Bishop Kemme: the empty tomb brings color into our world

Bishop Carl A. Kemme lights the Cathedral’s Paschal candle. (Advance photo)

Bishop Carl A. Kemme reflected on his life as a youth on the farm at the Easter Vigil and how travel was limited because of the family’s connection to the land.

“Of all the many life-changing experiences I have had…the one that stands out as the greatest, hands down, is to have been honored to visit and celebrate the Mass in the tomb, His tomb, the tomb of Jesus,” he said from his cathedra.

“It is undeniably the greatest holy place in the world,” he said. “Jesus of Nazareth changed the course of world history by changing the course of human destiny. This is the faith of Easter and that is why we are here tonight because we choose to believe and to rejoice that he who once was dead now lives forever.”

Paschal Mystery determined Bishop’s life

Bishop Kemme said his belief in the Paschal Mystery has determined the trajectory of his life, how he serves, and what he values.

“The values of the world often challenge this faith, but in the end, thanks only to God, my faith returns. I know millions and millions of others down through the centuries have also chosen to believe this and countless more until the end of time will do the same. I believe that I am in good company, to be among those who believe that Christ has died, Christ is risen, and Christ will come again.”

Catholics profess that belief – the bedrock of our lives –at every Sunday Mass, Bishop Kemme said.

“It is the lens through which we must see ourselves, each other, and this passing world. The empty tomb is the prism that brings color and brilliance to a world that because of sin, suffering and death is often cast in shadows,” he said.

Empty tomb is what really matters

“It is that which defines us and our relationships. It is that which provides answers to the problems and questions of life that seemingly have no answer. It is the foundation of our ultimate hope and confidence in God. In short, the empty tomb is the only thing that truly matters.”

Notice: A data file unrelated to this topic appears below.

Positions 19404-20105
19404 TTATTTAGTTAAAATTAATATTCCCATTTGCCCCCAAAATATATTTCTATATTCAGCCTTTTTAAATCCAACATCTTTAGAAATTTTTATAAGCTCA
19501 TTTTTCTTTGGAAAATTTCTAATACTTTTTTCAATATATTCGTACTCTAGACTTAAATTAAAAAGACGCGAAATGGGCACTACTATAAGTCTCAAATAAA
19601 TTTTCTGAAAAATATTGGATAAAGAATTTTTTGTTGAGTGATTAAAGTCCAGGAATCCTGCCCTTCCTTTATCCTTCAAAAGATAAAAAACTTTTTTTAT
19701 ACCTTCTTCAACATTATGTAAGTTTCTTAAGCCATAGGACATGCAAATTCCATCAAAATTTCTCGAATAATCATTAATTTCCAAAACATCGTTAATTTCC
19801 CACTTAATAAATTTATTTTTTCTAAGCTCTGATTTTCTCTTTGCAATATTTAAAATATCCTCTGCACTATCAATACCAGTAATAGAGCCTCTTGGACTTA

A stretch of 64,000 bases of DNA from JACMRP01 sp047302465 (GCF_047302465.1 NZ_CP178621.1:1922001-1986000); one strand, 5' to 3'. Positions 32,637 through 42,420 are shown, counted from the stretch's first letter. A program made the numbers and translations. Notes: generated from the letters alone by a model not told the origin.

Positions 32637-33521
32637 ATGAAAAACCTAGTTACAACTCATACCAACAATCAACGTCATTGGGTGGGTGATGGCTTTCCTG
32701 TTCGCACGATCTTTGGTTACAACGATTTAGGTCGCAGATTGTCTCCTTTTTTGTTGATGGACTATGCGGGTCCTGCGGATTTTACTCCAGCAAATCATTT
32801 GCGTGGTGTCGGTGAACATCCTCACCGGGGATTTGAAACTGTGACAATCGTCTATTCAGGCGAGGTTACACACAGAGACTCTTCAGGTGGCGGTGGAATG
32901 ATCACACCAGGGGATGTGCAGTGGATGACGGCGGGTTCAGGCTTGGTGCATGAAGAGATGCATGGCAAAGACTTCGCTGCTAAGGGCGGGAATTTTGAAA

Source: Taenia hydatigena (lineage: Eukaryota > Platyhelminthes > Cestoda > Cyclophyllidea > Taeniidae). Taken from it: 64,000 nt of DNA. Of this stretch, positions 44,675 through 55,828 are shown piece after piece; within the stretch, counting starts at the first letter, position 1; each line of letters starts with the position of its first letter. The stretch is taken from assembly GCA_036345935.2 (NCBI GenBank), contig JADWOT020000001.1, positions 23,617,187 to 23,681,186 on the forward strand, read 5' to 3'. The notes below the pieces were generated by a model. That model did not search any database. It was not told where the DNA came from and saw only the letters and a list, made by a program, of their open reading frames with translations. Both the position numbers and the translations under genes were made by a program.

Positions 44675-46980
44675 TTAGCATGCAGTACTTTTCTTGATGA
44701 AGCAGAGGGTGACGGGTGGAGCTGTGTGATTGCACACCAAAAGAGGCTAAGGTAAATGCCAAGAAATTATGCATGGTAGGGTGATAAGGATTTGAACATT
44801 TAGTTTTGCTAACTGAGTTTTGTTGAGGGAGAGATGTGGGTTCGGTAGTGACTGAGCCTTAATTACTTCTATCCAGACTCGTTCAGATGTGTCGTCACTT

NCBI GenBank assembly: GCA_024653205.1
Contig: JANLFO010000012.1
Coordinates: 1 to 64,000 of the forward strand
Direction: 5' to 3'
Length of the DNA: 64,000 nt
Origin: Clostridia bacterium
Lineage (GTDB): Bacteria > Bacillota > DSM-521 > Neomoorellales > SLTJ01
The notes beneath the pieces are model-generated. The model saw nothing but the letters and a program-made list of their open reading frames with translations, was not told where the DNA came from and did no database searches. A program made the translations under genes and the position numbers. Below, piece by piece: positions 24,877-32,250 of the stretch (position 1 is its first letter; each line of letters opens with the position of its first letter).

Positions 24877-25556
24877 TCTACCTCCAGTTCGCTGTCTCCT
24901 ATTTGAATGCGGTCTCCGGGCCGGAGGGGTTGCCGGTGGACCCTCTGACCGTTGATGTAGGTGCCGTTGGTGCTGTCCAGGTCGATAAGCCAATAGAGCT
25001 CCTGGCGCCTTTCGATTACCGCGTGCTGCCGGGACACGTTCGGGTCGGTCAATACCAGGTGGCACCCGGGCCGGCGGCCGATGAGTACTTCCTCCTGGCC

Many choose not to believe for whatever reason, the bishop said, adding that they are to be prayed for and pitied. “There are many of them in the world today, given the rise of atheism and agnosticism that is so prevalent in our times. For them, the resurrection is an impossibility or it is a silly, even laughable concept, which they say has been concocted by simpletons or religious fanatics.”

Secular rationalism, he added, with its rejection of supernatural faith proposes that it is only what can be seen, what can be verified, what can be scientifically proven that is worthy of any attention or adherence. “What a cold and colorless way to live your life!” he said.

“I choose to believe and will do so until the day my eyes close to this world and open my eyes to eternal life, a life that is promised to those who choose to believe, which has its origin in an empty tomb, our Lord’s, but also our own, for one day, your tomb and mine will also be empty, empty because this mortal body of ours will be like his, raised in glory and we will once again be with God in paradise. I choose to believe this with all my heart and in this, I have no doubts.”